This year, the law was modified and linked to Spain's new Startups Law with several changes introduced. These included the fact that you must not have been resident in Spain during the five previous years, instead of the previous 10, and the fact that dependents can now also be included on it.

One important point is that the Beckham Law (officially named the 'special tax regime for displaced workers or inpatriates') must be applied for within the first six months of living in Spain.

READ ALSO - LISTED: All the documents you need for Spain’s digital nomad visa


Many digital nomads and remote workers who have been approved for the DNV arrived in Spain and began enquiring about the application for the Beckham Law in order to benefit from the lower tax rates, only to find out that the Spanish government still hasn’t made it possible for those with the visa to apply for it. 

The boxes provided on the form or modelo 149 (in order to apply for the Beckham Law) currently do not offer the option for those on the visa to get it.

One reader wrote to The Local saying: “Unfortunately, the Agencia Tributaria (Spanish tax agency) appears not to have kept pace with these changes in the law. Their Modelo 149  is delayed (see 'NOTA AVISO' here Thus newly eligible applicants for the scheme (like myself) cannot in practice register for the Beckham law”.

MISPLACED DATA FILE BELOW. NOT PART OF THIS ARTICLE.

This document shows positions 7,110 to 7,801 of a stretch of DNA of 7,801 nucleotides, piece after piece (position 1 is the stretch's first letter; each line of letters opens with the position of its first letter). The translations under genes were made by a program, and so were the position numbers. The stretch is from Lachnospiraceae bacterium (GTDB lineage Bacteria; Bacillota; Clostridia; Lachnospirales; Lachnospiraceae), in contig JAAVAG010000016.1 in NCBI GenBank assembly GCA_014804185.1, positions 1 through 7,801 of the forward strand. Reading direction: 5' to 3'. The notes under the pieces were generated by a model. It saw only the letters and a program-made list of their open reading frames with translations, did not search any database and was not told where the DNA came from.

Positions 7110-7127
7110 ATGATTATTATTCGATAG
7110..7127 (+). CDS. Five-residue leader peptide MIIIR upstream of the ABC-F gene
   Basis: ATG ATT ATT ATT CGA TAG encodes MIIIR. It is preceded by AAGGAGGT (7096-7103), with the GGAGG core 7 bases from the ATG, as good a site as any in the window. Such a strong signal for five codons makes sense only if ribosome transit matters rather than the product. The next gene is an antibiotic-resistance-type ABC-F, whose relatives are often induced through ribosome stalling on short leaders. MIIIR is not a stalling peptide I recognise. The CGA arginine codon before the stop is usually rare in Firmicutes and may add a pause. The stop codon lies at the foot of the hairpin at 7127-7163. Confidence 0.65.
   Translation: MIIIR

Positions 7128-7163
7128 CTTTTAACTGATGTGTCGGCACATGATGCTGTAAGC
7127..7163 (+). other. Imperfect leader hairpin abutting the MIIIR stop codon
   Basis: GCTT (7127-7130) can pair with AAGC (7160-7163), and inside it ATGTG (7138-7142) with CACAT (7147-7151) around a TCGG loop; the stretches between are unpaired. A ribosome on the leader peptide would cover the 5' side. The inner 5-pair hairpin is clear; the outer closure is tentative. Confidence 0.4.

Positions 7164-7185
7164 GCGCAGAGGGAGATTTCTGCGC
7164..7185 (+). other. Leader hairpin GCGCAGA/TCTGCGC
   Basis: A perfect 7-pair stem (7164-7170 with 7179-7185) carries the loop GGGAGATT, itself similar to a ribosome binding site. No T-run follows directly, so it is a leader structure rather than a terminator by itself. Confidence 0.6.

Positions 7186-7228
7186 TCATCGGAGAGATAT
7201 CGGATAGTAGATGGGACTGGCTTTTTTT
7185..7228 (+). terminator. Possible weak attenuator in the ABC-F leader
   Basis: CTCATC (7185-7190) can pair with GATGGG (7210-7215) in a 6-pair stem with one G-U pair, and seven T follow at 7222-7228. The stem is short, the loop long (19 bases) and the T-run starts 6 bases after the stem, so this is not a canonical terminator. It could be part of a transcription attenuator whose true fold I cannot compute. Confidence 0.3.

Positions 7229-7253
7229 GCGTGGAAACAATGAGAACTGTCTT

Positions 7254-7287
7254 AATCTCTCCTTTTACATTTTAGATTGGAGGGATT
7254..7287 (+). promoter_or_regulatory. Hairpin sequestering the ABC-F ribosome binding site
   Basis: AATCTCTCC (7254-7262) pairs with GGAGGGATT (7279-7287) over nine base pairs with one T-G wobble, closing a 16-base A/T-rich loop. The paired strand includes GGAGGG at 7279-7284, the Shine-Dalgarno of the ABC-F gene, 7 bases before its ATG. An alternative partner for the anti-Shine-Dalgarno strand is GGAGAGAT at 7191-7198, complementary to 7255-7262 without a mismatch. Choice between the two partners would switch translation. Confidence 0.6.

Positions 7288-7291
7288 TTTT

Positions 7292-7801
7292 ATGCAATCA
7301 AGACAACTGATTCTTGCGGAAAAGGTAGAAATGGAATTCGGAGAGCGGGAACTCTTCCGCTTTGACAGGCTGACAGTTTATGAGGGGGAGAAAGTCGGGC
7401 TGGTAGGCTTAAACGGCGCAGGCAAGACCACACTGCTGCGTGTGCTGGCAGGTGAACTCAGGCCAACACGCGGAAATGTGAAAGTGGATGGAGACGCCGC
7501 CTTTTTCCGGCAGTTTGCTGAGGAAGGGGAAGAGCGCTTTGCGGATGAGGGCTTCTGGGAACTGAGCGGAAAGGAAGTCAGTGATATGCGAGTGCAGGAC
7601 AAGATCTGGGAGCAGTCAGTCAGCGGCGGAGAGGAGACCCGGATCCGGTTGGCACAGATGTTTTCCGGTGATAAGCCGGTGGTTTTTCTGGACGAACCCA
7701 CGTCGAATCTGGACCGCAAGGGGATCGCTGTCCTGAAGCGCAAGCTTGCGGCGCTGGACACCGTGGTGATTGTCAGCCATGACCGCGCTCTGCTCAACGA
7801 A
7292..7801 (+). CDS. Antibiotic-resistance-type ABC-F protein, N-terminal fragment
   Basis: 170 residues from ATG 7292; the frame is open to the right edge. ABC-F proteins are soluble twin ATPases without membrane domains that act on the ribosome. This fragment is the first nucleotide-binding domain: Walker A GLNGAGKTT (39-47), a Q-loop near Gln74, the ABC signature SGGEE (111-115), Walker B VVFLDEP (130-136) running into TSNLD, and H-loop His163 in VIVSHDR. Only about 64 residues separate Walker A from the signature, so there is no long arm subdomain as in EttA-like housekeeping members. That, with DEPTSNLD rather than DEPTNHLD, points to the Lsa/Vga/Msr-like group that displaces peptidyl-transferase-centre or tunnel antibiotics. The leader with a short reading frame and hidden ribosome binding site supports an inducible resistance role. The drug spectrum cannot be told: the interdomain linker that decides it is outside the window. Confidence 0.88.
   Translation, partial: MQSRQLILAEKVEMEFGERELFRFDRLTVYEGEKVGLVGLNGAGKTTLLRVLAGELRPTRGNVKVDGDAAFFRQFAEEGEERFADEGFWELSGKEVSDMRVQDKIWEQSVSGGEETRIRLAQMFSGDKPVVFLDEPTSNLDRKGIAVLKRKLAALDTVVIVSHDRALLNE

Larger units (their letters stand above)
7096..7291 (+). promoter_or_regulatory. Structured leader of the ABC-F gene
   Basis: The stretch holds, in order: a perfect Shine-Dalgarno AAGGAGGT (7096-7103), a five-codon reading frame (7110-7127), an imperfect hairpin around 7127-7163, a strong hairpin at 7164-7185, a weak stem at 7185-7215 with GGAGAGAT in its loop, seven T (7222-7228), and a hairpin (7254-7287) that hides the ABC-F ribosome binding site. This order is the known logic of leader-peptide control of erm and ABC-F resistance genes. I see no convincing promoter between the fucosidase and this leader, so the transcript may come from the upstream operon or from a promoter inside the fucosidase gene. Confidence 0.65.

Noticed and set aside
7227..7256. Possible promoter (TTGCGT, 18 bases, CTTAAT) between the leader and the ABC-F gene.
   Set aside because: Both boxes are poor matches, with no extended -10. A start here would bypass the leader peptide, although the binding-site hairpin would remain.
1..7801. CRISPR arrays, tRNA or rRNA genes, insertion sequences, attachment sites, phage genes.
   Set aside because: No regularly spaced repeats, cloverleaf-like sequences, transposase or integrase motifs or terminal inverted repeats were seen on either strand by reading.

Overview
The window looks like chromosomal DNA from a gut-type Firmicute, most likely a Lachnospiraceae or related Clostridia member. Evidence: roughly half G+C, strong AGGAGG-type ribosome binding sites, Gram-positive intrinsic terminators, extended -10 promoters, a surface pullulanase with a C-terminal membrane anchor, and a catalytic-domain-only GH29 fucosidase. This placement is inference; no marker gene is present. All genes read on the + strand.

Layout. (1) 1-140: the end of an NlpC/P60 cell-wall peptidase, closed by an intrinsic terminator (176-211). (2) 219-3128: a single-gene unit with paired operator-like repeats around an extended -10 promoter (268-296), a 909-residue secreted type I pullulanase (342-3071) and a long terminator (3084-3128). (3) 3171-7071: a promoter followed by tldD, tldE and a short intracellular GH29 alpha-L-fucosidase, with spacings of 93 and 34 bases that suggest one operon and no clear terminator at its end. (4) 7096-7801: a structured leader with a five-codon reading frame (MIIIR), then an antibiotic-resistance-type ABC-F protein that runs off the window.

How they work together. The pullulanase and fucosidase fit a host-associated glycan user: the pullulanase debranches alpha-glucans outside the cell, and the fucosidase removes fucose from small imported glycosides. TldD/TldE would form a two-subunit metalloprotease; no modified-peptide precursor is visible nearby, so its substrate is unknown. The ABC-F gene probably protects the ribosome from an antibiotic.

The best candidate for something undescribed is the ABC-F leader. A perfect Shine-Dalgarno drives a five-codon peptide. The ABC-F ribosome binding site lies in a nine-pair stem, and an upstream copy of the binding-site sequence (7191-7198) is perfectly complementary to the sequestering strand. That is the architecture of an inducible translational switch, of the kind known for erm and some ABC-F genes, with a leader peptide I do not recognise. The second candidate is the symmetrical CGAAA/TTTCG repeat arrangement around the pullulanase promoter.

Digital nomads coming to Spain are finding lots of challenges. Photo: Andrew Teoh / Unsplash


This was confirmed by a member of the DNV Facebook group who wrote: “I’m working for an LLC in the USA and my Spanish lawyer told me I can’t apply for the nomad visa under Beckham’s law”.

Another poster wrote: "After I got the DNV, I was looking for how to apply for the Beckham Law and guess what, my lawyer just told me that I cannot do it!!! … Here is her reply: “You have to know that according to the website of the tax agency, it is not possible for those who are digital nomads to apply yet.